A, E, O, U: I Hear You! Reinforce Vowels and Sounds in Class
Why Oh Y?
Since the letter "Y" is sometimes a vowel, the lesson plan also offers the option of discussing the letter "Y" as a vowel during the current lesson plan or adding it on later on down the line.
Go through the alphabet with your students. Write the alphabet on the board or use a pre-written alphabet to highlight the vowels. Have students write the alphabet on a book mark size piece of paper. After they write the alphabet, have them highlight the vowels in the alphabet as you go through them. allow students to decorate this piece of paper as they wish, as long as they can read the letters and the decoration does not interfere with the highlighting of the vowels.
Remember Through Storytelling
Now tell the students the following story. This is actually a great memory technique for many important things to remember, but this one is particularly easy for younger learners to remember.
There once was a boy named Ezeriefikerstein. Children called him "E" for short because they could not decide on a short name that was part of his long one. "E" was a very generous boy who always helped his friends out. In fact, he was so generous that he often lent them money without ever remembering it. As a result, this statement was often heard around the neighborhood; "Hey..E..I owe you!", To which E would often reply "Why?" One day a teacher heard this and decided that she wanted to reward E's generosity by using his name in her class every year. As a result, to remember their vowels, the teacher speaks of E and tells the students to think of E when they are trying to remember their vowels by remembering the statement "A..E...I...O..U!" and E's reply of "Y?"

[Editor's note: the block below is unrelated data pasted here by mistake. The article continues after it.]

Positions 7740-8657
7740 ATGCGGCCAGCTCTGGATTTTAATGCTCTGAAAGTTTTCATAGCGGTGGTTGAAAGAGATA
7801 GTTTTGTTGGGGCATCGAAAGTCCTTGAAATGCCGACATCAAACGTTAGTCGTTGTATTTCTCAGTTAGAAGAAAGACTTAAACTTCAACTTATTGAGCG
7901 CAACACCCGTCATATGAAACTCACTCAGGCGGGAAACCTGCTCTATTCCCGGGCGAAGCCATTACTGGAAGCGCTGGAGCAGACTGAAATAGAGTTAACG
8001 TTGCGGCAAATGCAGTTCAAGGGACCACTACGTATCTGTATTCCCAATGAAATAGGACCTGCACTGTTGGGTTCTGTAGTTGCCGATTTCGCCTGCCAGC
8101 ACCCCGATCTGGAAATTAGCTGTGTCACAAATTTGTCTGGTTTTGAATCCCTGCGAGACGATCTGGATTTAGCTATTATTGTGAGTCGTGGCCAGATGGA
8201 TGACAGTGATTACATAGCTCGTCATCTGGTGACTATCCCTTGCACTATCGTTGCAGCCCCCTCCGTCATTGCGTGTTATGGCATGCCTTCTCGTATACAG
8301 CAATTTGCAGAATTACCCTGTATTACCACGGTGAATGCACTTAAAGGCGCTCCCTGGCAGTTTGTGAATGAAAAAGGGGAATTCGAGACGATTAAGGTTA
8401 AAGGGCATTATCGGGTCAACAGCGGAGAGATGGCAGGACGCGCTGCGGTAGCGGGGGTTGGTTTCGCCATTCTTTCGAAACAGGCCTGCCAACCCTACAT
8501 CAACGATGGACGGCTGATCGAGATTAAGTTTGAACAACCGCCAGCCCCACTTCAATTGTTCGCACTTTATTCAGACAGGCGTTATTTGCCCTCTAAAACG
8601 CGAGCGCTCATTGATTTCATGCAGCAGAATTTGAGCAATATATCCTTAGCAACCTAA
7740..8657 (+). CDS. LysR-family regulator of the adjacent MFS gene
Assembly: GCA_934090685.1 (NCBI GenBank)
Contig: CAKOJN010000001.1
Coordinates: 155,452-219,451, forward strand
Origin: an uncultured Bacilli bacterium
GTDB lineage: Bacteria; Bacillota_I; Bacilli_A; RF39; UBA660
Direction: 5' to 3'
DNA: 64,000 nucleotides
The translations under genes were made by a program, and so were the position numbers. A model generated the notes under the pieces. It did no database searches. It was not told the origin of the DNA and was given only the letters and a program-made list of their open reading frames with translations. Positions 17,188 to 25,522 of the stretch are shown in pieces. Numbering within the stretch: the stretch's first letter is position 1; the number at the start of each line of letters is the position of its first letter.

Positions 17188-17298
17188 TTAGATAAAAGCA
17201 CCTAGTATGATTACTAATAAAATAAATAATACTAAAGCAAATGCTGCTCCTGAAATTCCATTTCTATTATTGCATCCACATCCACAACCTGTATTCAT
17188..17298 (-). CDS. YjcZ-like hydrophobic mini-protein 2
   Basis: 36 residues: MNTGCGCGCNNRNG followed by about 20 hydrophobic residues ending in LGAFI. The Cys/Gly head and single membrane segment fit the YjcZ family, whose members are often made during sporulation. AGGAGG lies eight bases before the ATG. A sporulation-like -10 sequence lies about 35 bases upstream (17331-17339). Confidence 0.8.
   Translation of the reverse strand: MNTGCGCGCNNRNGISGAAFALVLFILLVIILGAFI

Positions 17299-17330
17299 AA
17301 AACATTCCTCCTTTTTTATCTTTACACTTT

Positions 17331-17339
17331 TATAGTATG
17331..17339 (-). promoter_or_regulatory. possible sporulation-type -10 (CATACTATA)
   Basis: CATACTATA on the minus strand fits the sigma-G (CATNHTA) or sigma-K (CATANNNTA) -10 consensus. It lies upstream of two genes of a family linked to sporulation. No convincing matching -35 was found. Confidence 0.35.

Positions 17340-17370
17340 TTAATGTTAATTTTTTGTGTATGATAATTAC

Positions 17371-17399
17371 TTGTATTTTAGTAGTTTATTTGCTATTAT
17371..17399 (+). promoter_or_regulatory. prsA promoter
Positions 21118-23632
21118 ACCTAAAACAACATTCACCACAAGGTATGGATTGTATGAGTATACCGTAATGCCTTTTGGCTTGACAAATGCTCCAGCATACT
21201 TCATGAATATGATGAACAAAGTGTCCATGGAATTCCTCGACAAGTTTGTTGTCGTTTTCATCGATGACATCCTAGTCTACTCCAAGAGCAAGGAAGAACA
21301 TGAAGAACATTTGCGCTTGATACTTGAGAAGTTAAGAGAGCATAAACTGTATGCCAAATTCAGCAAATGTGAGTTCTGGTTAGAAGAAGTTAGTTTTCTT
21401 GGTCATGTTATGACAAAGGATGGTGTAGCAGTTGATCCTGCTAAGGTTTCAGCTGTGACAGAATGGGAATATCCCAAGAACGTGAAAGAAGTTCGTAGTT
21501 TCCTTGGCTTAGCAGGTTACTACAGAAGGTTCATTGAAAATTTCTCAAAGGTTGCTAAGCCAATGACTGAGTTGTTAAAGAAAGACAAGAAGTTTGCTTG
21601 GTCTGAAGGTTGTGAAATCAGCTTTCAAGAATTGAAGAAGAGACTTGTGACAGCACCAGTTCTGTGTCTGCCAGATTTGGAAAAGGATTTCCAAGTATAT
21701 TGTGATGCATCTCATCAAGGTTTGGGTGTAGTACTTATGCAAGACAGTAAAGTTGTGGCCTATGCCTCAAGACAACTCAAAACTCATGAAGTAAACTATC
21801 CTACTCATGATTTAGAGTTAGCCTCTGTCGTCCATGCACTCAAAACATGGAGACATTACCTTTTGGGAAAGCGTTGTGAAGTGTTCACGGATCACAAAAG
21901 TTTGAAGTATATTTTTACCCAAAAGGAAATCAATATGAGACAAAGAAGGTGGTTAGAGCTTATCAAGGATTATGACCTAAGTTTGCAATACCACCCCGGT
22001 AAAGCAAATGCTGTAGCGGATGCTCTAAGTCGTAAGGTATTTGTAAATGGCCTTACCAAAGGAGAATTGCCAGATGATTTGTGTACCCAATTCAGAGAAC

Remember to use your imagination and enjoy teaching your students. You are not only their teacher, but their creator of memories!